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While waiting for my extra long basswood sheets to arrive I decided to move ahead with a couple of items. First I painted the hull below the waterline. The automotive pin striping tape did an excellent job of sticking and providing a nice clean [water]line. Only a couple of small spots you can see here where the white spray paint oversprayed which I've already cleaned up. I'll fix a couple of spots here and there where the paint didn't reach and that'll be that. I was super anxious about spraying away but after one coat of primer and 5 coats of white I think it's just fine.

Next I'll work on the rudder and mast/gaff/boom. Those items can be done anytime.

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A bit more filling and another coat of paint. The second picture looks damning with one side of the hull nice and clean and the other side a tad bit messy. I made the absolutely huge mistake of laying on the spray too thick and globby. Then I compounded my mistake by trying to clean it up right away rather than waiting a day for it to dry then sanding down. I'm stuck with it. The good news is that with the hull right side up the globby part is invisible in any kind of light. Moving on.

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Still waiting on my basswood sheets. Moving on with the rudder and masting. The rudder is currently drying out in the garage after 3 coats of white paint, looking good. It's rounded where it meets the transom and tapers to a 1/16" knife edge at the aft edge.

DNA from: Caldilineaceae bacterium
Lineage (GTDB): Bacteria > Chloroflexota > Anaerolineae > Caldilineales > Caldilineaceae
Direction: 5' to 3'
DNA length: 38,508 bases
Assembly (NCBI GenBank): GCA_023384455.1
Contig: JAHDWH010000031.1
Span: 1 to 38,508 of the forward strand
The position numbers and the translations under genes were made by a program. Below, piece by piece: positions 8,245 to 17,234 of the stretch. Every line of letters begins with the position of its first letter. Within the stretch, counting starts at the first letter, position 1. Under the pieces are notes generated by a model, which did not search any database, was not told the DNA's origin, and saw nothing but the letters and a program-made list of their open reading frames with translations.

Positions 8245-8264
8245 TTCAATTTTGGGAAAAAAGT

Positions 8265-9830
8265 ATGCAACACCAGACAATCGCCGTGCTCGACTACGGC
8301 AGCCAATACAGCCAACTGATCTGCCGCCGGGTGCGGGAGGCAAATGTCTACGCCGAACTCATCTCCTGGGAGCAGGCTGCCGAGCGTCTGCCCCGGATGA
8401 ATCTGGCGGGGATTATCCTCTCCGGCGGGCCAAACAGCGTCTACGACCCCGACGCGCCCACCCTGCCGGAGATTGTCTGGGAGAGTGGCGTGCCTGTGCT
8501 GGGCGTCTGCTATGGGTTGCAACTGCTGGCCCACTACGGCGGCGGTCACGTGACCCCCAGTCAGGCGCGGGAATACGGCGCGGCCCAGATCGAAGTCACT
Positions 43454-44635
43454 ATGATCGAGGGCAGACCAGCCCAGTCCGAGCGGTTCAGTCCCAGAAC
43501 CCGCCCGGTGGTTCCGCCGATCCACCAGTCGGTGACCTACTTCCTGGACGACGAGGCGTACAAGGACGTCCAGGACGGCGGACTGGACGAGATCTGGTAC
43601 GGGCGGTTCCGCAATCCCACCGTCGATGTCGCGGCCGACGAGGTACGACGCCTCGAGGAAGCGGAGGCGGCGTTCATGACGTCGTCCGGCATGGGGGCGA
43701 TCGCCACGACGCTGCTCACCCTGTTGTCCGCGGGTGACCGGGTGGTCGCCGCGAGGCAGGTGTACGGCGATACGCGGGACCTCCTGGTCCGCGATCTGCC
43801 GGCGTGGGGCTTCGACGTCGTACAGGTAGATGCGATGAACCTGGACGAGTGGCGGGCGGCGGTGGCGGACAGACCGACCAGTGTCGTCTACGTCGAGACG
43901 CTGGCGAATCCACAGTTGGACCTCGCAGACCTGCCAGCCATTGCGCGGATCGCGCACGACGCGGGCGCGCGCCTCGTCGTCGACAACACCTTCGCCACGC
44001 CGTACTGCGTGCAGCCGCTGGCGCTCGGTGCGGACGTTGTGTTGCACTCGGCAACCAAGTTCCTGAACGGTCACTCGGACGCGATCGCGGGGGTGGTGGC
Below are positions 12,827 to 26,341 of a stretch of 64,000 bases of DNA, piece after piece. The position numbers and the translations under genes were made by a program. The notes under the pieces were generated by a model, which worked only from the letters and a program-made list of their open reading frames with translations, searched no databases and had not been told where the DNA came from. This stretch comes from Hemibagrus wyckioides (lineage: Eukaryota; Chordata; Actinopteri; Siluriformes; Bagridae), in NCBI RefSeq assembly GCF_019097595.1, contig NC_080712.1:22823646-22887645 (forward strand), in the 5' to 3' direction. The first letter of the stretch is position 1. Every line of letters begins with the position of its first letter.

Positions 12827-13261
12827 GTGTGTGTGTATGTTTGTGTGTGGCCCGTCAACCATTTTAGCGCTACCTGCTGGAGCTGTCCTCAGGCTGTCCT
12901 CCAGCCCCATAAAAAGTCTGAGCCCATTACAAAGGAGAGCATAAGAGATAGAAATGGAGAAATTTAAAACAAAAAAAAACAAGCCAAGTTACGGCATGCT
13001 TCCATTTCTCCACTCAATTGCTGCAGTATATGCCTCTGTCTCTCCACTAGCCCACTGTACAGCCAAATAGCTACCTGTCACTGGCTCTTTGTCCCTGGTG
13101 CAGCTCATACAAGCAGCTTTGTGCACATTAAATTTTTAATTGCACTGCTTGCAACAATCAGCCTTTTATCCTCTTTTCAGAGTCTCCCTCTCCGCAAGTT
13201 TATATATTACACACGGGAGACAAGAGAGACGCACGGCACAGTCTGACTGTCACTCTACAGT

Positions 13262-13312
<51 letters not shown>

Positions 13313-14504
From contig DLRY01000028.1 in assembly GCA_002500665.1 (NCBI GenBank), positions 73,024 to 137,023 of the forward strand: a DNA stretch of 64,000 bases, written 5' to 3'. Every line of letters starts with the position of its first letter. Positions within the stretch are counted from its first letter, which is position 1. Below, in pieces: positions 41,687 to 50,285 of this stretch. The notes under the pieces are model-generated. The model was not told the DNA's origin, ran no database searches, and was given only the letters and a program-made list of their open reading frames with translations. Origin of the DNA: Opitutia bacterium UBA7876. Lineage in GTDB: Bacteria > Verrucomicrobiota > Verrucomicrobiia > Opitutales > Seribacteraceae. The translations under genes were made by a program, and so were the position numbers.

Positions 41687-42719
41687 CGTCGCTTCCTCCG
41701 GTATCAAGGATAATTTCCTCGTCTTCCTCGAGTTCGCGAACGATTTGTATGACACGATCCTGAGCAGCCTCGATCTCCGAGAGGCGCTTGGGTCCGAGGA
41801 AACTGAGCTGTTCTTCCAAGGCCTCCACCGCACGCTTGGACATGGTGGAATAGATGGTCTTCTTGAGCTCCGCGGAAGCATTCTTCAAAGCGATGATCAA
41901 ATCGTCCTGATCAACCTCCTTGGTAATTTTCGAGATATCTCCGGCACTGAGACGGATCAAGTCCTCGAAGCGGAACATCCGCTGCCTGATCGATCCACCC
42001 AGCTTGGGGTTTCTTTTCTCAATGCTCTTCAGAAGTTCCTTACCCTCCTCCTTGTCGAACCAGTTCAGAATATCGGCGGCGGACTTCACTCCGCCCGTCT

Here is the mast. Tapered, conditioned and stained. Tomorrow I'll paint red at the top 3 3/4" and the bottom 3" plus create the three sheaves in the upper part of the mast, as well as the ball truck on top complete with a sheave on either side.

Note: The instructions call for the builder to taper the mast according to the size of the opening of three white metal iron bands provided with the kit. The two castings that go at the top of the mast (inside that red area) are sized correctly. The one that will be mounted 3" from the bottom of the mast it way way way too big. The dowel provided in the kit is 5/16" in diameter which is the proper size at the bottom where mounted inside the mast foot and given just a little tapering to the point 3" higher. The iron band provided is almost 1/8" too large. I used pliers to squeeze the ring to a narrower diameter. No big deal really but the directions saying "taper the dowel according to the size of the iron band" is silly given the iron band provided is 1/8" larger than the largest dowel provided in the kit. Easily fixable but kinda stupid directions.

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Mast finished except for painting the truck ball on top of the mast. Pretty straight forward.

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Still waiting on the basswood sheets, until they are available I can't finish the cap rails.

The hull is back upright as the white paint has fully dried. So I went ahead and painted the white portion of the rudder once... accidentally touched it when wet so let it dry and sanded down...and did it again! I simply cannot believe how stupid I was, and I hadn't even taken a drink yet after all it's not 6:00pm yet right? So anyway I'll let it set for another day to fully dry then sand down and paint again. Damn.

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Finished the tiller. It's pretty straight forward as long as one proceeds with care. Just take it one little cut with Mr. #11 blade at a time and sand and use various files to get the shape you like. Who cares if it matches exactly what the plans call for, what looks pleasing to you is the way to go.

It starts off with soaking and bending a piece of square stock and letting THAT sit for a day or two so the bend stays put. Then using the plans as a general guide cut and sand and file to get something you like.


general guide cut and sand and file to get something you like.vghjbnm.jpgvhbjnmk.jpg;lkjhbg.jpgcvbc.jpg